Mohammad Raziuddin Siddiqui

Mohammad Raziuddin Siddiqui, an eminent mathematician and physicist passed away on his birthday, on 2 January 1998, at the ripe old age of 90 years. His father Muzaffaruddin Siddiqui was in service in the erstwhile State of Hyderabad, India.

Siddiqui was a precocious student educated at the ‘Dar-ul-Uloom’ and studied mathematics, science, arts Arabic and Persian. He held diplomas of Rushdia, Munshi and Molvi. He excelled in his studies standing first in the examinations leading to a B A degree of the Osmania University in 1925. The Government of Hyderabad awarded him scholarships to pursue higher studies in Cambridge University (1926–28) and later in Germany (1928–30) and Paris (1930).

In 1928, he completed Mathematical Tripos at the Cambridge University in just two years and received a Ph D degree from the University at Leipzig. He had the rare privilege to study mathematics and quantum mechanics under Einstein in Berlin and Heisenberg at Leipzig. He held a post-doctoral research position subsequently in Paris for a few months, during which he benefited from discussions with the Curies, Langevin, de Broglie and others.

Siddiqui returned to Hyderabad and joined the Osmania University as Professor of Mathematics in 1931 and remained there till 1949. During the period 1943–1948, he held the position of Director of Research in the Institute of Scientific Research of the Osmania University. He was appointed as Vice-chancellor of the University in 1948 and he held the position till the political accession of the State of Hyderabad with the Indian Union. During the period 1931–1949, he published a large number of papers in journals of international repute and participated in several national and international conferences. He wrote a book on quantum mechanics in 1938, probably the first on this important subject from the then British India. Osmania University conferred on him the honorary degree of Science in 1942.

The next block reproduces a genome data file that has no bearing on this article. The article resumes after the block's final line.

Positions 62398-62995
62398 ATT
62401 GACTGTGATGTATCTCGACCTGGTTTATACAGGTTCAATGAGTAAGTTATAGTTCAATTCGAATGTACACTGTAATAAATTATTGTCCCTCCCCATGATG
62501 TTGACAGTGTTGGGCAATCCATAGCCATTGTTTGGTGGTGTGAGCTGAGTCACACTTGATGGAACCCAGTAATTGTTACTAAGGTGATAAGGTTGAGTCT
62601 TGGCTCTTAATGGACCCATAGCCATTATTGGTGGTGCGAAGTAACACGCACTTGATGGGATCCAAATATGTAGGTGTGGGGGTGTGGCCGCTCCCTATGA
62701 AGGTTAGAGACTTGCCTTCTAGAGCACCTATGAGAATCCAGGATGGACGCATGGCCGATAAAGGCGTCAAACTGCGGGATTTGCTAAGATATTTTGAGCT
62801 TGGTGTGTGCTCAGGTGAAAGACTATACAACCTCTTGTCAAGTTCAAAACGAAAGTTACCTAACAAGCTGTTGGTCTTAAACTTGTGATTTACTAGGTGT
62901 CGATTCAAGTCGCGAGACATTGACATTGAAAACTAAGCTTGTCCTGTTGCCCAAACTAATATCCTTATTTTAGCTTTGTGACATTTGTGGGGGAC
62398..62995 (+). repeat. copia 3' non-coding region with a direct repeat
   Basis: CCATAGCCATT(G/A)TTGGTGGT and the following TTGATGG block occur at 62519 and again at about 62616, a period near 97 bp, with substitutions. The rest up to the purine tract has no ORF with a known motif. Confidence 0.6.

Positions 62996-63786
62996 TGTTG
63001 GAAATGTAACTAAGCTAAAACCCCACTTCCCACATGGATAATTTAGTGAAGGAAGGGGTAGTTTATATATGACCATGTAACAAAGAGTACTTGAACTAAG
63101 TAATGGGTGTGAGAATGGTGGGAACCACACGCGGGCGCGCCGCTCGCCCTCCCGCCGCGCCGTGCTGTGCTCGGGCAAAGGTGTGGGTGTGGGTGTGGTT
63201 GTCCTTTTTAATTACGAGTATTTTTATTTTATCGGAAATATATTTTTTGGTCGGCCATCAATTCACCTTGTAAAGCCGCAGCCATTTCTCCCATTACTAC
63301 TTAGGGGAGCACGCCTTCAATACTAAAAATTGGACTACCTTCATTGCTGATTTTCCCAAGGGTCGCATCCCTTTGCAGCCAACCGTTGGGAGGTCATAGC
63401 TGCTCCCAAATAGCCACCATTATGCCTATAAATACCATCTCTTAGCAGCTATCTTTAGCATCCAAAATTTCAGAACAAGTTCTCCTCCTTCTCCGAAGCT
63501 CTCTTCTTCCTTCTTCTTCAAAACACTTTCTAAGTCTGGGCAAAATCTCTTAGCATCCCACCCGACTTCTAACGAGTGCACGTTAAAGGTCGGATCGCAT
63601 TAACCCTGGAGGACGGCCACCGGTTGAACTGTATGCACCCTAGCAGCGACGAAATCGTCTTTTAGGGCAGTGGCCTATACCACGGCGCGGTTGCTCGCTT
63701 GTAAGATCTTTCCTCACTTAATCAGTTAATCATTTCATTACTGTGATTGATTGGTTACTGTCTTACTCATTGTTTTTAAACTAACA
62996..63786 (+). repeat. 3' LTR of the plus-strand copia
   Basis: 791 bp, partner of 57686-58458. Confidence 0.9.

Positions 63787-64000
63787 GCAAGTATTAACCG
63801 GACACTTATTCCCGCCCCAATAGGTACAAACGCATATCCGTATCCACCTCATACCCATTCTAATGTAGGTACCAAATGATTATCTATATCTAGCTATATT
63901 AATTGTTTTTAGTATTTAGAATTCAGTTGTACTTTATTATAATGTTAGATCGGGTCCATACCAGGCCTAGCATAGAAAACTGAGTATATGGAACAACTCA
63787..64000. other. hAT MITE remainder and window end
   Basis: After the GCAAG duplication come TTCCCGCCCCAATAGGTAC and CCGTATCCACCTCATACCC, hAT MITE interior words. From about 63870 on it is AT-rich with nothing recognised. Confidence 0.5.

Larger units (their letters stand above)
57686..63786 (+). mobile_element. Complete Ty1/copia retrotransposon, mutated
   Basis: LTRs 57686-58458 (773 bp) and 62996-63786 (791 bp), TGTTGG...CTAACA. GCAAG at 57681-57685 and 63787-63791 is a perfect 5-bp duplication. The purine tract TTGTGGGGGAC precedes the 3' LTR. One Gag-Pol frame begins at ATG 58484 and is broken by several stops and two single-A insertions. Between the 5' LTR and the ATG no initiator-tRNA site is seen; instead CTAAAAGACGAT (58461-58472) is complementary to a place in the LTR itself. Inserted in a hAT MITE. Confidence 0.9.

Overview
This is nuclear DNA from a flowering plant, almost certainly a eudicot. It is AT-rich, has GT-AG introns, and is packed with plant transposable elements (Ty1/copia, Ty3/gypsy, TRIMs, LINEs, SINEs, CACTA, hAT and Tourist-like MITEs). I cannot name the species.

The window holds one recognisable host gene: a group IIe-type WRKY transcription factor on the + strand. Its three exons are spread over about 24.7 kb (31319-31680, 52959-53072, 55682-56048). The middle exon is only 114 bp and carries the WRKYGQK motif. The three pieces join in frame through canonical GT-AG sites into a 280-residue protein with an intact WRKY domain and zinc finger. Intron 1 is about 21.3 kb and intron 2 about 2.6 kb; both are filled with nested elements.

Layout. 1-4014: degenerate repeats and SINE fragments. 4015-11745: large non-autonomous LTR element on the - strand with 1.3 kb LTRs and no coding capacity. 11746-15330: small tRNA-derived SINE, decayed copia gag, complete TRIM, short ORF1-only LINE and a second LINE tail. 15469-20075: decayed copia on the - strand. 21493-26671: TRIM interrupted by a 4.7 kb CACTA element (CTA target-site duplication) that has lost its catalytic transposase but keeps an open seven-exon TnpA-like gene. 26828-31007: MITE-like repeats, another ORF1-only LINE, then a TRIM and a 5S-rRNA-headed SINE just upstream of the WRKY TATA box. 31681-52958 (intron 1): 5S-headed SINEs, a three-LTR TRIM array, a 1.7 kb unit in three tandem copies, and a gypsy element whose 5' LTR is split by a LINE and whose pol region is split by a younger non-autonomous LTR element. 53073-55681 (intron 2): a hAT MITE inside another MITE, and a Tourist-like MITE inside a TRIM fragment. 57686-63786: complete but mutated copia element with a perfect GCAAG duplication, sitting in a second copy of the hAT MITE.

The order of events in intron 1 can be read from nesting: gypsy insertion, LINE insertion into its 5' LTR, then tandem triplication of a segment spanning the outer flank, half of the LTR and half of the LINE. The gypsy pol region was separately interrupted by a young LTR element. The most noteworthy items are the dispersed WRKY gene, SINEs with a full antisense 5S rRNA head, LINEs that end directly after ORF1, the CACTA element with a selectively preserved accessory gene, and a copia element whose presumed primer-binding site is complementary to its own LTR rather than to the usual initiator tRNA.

He was a Foundation Fellow of the Indian Academy of Sciences and a Fellow of the Indian National Science Academy apart from being the President of the Indian Mathematical Society (1947–1949). He was connected with a large number of learned Societies in various capacities. Toufiq A. Siddiqui, son of Raziuddin Siddiqui recalls C. V. Raman’s visit to their home in Hyderabad.

In 1950 Siddiqui went to Pakistan as a delegate to the Pakistan Association for the Advancement of Science. He decided to stay on as Professor and Head of the Department of Mathematics and also Director of Research at the University of Peshawar. Later, he became Vice-chancellor of Peshawar University (1953–1958), Sind University (1960–1964) and Quaid-e-Azam University (1964–1972) – spanning a distinguished and unique career. He retired in 1972.

He visited India a couple of times after he emigrated to Pakistan. On one such occasion, coinciding with the Diamond Jubilee Celebration of the Osmania University in 1979, he was honoured with the title of the Distinguished Retired Teacher. Subsequently, he wrote a book detailing the history of establishment and development of the University, which was published as a Jubilee memorial volume.

Raziuddin Siddiqui contributed richly to the advancement of science in Pakistan. He was the first full-time Member of the Pakistan Atomic Energy Commission and was responsible for preparation of its charter. In recognition of his meritorious service to the cause of science and education, the President of Pakistan conferred on him the civilian awards ‘Sitara-i-Iimtiaz’ (1960) and ‘Hilal-e-Imtiaz’ (1981). Mohammad Raziuddin Siddiqui was my own uncle (the younger brother of my father).



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